Why do we need RDM?
The DMX512 standard has served the industry well for over 17 years. It made possible the independent development and sale of controllers, dimmers, and moving lights. DMX512 is a simple system of transferring “live level data” from a console to a dimmer, moving light or fixture accessory. Clever schemes have been developed to extend this to other types of control such as lamp on/off, fixture recalibration and the like.
As systems using DMX512 have become increasingly more complex, the limits of these schemes have been reached. Further, DMX512 is “talk only”: there is no cross-manufacturer method of returning information from fixtures or dimmers.
RDM allows explicit commands to be sent to a device and responses to be received from it without the use of typical “set a value on channel 1 and then wiggle channel 10” schemes. Functions such as lamp control, recalibration requests, and fan control become standardized commands for all devices. Further, since RDM is bi-directional, devices can send back confirmation of the command as well as responses that indicate state or status: lamp condition (on or off), lamp hours, temperature, voltage, etc.
In the past, proprietary control systems have been developed to provide these capabilities. RDM offers both users and manufacturers a standard protocol on which to build interoperable consoles, controllers, intelligent fixtures, dimmers, and fixture accessories, which can communicate with each other.
Manufacturers, however, are not limited to the standard commands. RDM provides for manufacturer-specific commands that can be defined as needed in order to cope with the requirements of introducing new equipment.
What equipment is required for an RDM control system?
A basic RDM system consists of a controller and one or more RDM devices. The controller can be part of the lighting console, a separate box that connects in line between the console and the controlled devices, or part of an Ethernet DMX512-type distribution system. An RDM Controller could also be part of a gateway to an ACN system. As only the primary DMX512 pair on pins 2 and 3 are used, all existing DMX512 cable remains usable with RDM. Existing DMX splitters and opto-isolators will need to be replaced with RDM capable bi-directional units.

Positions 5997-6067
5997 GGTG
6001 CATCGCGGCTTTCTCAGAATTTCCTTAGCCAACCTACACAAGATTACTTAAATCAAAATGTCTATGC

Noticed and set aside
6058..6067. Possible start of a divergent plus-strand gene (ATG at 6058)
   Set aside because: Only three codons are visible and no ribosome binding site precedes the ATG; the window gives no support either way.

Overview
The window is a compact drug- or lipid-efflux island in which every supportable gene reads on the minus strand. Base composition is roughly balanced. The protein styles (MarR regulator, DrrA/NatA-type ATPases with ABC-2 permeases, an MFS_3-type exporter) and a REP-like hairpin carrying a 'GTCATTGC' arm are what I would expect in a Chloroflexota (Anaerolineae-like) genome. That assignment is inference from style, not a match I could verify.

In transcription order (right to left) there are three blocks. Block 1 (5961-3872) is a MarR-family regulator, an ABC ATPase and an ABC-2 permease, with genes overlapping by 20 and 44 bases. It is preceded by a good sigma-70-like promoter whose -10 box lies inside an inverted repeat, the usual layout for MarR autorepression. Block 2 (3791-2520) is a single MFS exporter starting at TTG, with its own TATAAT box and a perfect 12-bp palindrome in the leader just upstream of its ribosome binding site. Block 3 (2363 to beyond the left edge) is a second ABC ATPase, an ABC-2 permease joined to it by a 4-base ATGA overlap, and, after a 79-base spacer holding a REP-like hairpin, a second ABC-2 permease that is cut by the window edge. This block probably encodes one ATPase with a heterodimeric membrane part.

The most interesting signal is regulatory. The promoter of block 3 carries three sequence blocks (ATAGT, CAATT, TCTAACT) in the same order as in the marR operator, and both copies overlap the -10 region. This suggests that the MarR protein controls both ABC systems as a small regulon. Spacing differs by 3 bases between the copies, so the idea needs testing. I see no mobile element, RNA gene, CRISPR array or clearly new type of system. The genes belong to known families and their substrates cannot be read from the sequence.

How does RDM work?
The RDM protocol allows data packets to be inserted into a DMX512 data stream without adversely affecting existing non-RDM equipment. By using a special “Start Code,” and by complying with the timing specifications for DMX512, the RDM protocol allows a console or dedicated RDM controller to send commands to and receive messages from specific moving lights, dimmers, color scrollers, and other RDM enabled devices.
Each RDM device is assigned a Unique Identifier (UID) by its manufacturer. This UID is composed of the Manufacturer’s ID and a “serial” number to uniquely identify the device. The RDM controller or console can search for and identify all of the RDM devices connected to it using a process called “discovery.” Once discovered, the controller can communicate with devices individually or in groups by manufacturer.
All of this RDM communication takes place during the time between standard DMX512 “Null START code” frames of level data and is ignored by existing DMX512 compliant equipment. At any time, all RDM traffic may be disabled, removing any speed penalty or compatibility issues with non-compliant equipment in a show critical environment.
When can I have RDM?
The RDM standard was released in 2006, and manufacturers have been implementing it in their products since then. Having said that, just because your product was purchased after 2006 does not immediately mean it will work with RDM.
Manufacturers are adopting the RDM logo on their products to indicate RDM enabled firmware is installed. You may even already have it!
Who made RDM?
RDM was created by the Control Protocols Working Group, a group of manufacturers with a particular interest in control protocols within the entertainment industry. The basis of the RDM protocol was the High End Systems Talkback Protocol, which was implemented in a number of High End Systems products. A need was identified for cross compatibility of these messages, so a group of engineers from manufacturers across the industry decided to create an official industry standard for bi-directional communication. In 2006, the RDM protocol became a formal ANSI standard (ANSI E1.20-2006).
How much does RDM cost?
The good news is that RDM is generally free of charge, either as an upgrade or already installed in new products that you’re buying. Certain manufacturers do charge for software updates, so please check with the manufacturer of your equipment for exact details.